First off, thanks to the folks at Rogers who hooked me up with a Rogers line and phone so I could test out the new service now available to all of their customers for free: Rogers One Number (RON).
Rogers One Number is, in Rogers’ own words, ‘is a new service exclusively from Rogers [which] lets you talk, text and send picture messages, and video chat with other Rogers One Number users, all from your computer using your existing phone number.’ The RON dialog on your computer also allows you to add email inboxes so you can manage as many different methods of communication from one spot as possible.
Before I get into my experiences I want to let you know my quick and dirty opinion on RON and if it is right for you. If you’re a Rogers customer sign up immediately. There is absolutely no reason not to, it’s free and it is a great tool to have at your disposal.
The whole thing was extremely easy to set up from the RON website but note that the setup has to be done from your desktop/laptop and cannot be done from your phone. Once my laptop* had it installed Read more…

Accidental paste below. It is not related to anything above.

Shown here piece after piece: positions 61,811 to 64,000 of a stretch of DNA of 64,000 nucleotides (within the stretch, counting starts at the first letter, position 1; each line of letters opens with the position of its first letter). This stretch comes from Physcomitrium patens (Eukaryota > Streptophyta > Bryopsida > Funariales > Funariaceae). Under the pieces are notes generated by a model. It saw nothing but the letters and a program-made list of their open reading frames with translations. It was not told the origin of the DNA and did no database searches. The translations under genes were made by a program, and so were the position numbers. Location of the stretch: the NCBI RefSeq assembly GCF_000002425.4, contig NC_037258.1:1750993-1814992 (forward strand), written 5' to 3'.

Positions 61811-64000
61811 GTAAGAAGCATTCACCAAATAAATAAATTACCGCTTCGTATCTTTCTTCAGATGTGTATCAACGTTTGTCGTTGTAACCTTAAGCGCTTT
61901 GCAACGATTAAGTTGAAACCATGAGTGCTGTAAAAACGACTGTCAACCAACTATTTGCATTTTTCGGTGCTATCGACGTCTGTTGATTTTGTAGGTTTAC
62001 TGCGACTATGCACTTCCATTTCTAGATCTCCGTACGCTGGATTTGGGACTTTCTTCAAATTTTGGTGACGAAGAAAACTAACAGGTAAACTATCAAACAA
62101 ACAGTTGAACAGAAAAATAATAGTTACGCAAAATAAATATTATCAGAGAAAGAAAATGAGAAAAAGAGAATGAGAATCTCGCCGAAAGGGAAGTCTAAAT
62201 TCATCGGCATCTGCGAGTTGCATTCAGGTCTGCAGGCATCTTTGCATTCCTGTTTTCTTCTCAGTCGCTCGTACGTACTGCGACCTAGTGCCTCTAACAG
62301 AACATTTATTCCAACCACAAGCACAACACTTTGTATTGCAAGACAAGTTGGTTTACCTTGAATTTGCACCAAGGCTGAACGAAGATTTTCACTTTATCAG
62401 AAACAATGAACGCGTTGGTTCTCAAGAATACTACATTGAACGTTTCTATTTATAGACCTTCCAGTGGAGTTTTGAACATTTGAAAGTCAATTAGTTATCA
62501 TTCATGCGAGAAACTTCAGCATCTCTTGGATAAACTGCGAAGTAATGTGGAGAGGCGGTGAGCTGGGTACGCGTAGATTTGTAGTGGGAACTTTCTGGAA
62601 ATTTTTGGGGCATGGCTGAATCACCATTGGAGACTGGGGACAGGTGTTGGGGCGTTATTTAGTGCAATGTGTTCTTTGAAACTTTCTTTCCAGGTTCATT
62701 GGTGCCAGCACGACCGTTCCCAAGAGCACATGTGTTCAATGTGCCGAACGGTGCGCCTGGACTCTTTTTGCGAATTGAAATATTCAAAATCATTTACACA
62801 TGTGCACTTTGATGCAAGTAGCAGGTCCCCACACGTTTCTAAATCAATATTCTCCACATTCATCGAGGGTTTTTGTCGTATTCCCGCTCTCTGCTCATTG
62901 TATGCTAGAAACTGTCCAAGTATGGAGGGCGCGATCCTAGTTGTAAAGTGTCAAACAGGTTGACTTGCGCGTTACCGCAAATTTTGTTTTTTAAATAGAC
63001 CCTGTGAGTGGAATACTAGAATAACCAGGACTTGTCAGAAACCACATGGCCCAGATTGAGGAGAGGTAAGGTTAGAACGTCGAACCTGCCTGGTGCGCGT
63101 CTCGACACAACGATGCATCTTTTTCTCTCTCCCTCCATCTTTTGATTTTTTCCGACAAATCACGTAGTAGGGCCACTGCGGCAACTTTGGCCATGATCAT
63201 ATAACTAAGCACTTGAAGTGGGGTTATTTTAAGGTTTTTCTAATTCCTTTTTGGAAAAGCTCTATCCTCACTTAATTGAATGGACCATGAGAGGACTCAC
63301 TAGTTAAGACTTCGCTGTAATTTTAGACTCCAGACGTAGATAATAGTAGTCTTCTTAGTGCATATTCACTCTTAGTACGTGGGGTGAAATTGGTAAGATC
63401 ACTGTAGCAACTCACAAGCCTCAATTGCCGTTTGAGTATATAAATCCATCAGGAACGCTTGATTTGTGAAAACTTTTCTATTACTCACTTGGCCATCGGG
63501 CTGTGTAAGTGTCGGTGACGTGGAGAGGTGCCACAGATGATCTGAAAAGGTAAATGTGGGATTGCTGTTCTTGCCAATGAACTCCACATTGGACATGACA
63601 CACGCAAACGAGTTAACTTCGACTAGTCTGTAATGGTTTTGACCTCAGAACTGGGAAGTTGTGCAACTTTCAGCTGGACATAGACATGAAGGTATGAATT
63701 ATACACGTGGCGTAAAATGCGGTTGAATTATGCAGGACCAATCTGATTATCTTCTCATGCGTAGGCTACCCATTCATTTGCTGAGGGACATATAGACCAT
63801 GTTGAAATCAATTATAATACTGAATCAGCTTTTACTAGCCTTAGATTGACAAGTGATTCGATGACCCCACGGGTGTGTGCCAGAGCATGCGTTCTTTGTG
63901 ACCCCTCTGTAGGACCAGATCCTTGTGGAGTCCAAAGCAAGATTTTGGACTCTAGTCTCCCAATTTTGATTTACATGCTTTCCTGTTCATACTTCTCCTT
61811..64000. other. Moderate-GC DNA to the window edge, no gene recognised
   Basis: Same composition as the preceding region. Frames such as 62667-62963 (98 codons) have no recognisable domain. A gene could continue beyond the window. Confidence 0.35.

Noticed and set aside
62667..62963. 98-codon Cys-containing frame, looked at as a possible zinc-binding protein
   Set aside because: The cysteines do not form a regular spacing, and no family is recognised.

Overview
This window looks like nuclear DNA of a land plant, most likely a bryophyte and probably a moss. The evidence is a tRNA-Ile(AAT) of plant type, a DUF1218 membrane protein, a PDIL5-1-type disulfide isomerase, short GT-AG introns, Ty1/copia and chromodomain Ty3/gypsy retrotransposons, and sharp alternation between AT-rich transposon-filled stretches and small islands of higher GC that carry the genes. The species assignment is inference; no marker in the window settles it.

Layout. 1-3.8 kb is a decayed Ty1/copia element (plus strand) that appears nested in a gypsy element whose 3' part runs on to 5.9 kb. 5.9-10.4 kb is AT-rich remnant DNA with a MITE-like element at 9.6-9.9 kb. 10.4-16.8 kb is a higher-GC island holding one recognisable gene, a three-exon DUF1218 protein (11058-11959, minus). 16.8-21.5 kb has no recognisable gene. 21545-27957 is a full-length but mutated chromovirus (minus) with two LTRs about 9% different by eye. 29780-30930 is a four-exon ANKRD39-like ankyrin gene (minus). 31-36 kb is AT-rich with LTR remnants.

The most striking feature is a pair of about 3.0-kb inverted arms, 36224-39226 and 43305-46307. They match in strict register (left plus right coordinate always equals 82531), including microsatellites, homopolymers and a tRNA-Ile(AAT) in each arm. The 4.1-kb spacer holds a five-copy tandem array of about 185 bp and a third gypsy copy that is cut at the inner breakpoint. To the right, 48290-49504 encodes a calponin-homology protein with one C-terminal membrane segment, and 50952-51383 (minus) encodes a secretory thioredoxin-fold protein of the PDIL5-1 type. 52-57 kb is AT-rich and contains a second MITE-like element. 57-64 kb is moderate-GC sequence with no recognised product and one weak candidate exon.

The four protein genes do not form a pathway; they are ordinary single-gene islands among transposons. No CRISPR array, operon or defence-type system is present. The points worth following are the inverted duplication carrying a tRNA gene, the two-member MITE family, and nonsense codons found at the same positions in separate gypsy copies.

A friend called me today to ask me for help with his BlackBerry. He said his Text Messages icon had disappeared from his phone and the text messages themselves were nowhere to be found anywhere on his phone. At first I thought he must have hid the icon so I told him to “Show All” and he said it didn’t help so the next thing I told him was to restart (aka reboot) his phone. Minutes later my friend sent me a BBM message:
Him: Restart fixed it thanks
Me: Hah no prob
Always first step when any computer acts wonky
Me: I’m serious
He didn’t respond to my last message aside from laughing about something I was being completely serious when relating even when I said that I was being serious. No “OK,” no “I totally will next time.” And there’s the thing – I know that he will call me again when he has a tech support issue and one of the first questions I will ask will be “Did you reboot?” and he will, of course, say no and I will, naturally, get frustrated with him wasting my time (which I am giving him for free). Then, he will wonder why I am getting so annoyed with him…we’re friends after all aren’t we? Shouldn’t I want to help him? Except he won’t remember this conversation when I did help him and did give him this magic bullet solution to a lot of his technology/gadget issues.
Seriously folks, even if you work in an office that has an IT Department paid to cater to your every whim before you call them about your computer/device/phone issue, restart it.